The Pittsburgh synagogue attack was devastating and shook the Jewish community to its core. It also resonated with other religious communities all over North America. Yet it was also a catalyst for change. After all of these years of making excuses for keeping my identity private, after continuously asking myself, “Why should I even bother?” I finally found one simple reason to be proud to be more open with who I am. I am now beginning to ask the question: “Why not?!”

Why not let the people I am surrounded by daily see who I really am? Why not letWhy not let people see who I really am? other people know that the very morals and values I hold true are attributed to my foundations in Judaism? Why not let others know that everything else they see and know about me is simply a piece of me, a part of who I am. But they do not define me. First and foremost, I am defined by my Judaism. And if I am willing to share other characteristics, then why not this?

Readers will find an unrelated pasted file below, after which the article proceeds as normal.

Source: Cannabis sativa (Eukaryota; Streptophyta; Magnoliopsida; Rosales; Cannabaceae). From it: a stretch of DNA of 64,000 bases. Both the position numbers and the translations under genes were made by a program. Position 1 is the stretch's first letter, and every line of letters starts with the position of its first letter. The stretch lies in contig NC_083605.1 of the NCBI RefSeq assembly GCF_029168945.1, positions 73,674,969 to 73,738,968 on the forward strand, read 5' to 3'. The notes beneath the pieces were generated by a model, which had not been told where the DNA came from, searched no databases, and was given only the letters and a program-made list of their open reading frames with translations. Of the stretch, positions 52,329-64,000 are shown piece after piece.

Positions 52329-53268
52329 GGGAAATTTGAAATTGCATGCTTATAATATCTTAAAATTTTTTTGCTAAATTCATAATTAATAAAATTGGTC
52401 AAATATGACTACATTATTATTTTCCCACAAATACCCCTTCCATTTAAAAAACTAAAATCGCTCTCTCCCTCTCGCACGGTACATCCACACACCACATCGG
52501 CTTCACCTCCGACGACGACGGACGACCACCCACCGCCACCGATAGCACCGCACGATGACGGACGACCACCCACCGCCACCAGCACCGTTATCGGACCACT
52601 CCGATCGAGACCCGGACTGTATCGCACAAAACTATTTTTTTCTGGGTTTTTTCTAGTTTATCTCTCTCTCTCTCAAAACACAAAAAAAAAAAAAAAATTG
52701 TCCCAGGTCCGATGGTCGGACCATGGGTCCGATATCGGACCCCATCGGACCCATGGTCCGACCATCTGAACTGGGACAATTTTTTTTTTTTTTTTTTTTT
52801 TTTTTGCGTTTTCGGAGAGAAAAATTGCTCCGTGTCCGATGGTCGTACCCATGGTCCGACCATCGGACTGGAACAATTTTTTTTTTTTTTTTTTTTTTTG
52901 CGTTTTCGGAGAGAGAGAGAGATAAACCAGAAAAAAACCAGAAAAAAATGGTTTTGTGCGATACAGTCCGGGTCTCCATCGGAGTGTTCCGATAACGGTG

It is never an easy process to share something new about oneself for the first time. The nerves in my stomach had built to such a high level of discomfort that I was always secretly thinking about when I would become truly comfortable with my identity in the workplace. No matter how many times I tried to convince myself that being more open about my identity was irrelevant to my role as an educator, it does matter. My Judaism is not a part of me; my Judaism is all of me. And while I wholeheartedly wish that the Pittsburgh attack never happened, I felt I needed to find some positive message, some kind of positive change, that it triggered. Maybe it is my way of coping with the attack itself. Although I am just one person, I can find some solace in its ability to be a catalyst in helping me to be more honest and true to who I am: a proud observant, Jewish woman.